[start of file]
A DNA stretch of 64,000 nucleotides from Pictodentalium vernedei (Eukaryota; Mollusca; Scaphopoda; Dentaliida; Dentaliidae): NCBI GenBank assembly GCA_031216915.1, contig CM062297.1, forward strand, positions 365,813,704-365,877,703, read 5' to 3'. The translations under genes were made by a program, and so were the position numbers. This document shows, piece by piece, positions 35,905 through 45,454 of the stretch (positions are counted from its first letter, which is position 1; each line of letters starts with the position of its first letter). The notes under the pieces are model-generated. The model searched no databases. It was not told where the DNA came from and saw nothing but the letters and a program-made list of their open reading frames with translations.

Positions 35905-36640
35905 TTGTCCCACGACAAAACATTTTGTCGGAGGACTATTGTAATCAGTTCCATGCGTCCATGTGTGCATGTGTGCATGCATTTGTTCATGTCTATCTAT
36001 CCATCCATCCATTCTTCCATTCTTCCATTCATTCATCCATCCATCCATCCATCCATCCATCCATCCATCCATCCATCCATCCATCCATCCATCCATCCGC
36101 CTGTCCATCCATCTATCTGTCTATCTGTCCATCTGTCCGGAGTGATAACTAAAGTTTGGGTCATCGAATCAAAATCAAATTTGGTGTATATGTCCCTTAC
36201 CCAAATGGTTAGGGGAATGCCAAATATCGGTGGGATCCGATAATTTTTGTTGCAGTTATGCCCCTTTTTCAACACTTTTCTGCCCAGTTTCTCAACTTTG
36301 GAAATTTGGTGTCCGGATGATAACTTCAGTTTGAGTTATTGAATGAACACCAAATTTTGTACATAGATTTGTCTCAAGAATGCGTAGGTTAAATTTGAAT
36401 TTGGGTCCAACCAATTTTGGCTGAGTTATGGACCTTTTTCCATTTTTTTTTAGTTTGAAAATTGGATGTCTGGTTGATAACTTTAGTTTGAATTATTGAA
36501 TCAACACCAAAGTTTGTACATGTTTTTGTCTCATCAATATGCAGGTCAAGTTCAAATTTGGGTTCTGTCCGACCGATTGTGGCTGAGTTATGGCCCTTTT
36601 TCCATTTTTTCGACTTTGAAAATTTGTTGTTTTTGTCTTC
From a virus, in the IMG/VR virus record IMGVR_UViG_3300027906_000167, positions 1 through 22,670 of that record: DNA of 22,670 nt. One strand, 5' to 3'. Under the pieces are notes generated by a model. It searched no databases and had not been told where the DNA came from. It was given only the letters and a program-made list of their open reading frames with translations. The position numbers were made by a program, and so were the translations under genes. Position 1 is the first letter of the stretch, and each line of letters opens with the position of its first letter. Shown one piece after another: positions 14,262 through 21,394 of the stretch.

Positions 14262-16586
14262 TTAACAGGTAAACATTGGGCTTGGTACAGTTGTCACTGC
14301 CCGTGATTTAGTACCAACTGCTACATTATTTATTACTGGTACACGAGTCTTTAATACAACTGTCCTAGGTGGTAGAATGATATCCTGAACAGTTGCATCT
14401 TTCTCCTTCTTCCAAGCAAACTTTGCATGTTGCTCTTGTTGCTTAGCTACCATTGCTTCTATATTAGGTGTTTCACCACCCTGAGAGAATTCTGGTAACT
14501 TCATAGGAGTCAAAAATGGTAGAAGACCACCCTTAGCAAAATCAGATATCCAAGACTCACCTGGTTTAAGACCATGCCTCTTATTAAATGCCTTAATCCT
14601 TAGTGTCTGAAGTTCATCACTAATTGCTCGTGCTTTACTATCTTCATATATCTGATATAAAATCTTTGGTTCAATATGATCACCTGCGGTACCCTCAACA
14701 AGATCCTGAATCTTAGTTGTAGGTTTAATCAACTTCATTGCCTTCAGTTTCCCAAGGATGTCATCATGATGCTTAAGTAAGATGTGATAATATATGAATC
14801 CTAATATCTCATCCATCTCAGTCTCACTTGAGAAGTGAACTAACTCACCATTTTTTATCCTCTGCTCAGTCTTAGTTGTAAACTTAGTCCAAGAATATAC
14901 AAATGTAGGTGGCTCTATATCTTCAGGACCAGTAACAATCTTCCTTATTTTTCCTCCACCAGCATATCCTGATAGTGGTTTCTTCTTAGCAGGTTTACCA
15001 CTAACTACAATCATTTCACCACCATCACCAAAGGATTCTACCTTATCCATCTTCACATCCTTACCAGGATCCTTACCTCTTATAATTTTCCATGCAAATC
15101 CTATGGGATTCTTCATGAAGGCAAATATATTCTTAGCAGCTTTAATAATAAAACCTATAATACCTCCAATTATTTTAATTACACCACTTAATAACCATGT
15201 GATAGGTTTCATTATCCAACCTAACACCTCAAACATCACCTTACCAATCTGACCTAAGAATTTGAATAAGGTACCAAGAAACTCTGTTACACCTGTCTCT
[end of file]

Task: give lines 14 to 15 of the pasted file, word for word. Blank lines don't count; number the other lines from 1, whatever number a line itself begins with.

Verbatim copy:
14301 CCGTGATTTAGTACCAACTGCTACATTATTTATTACTGGTACACGAGTCTTTAATACAACTGTCCTAGGTGGTAGAATGATATCCTGAACAGTTGCATCT
14401 TTCTCCTTCTTCCAAGCAAACTTTGCATGTTGCTCTTGTTGCTTAGCTACCATTGCTTCTATATTAGGTGTTTCACCACCCTGAGAGAATTCTGGTAACT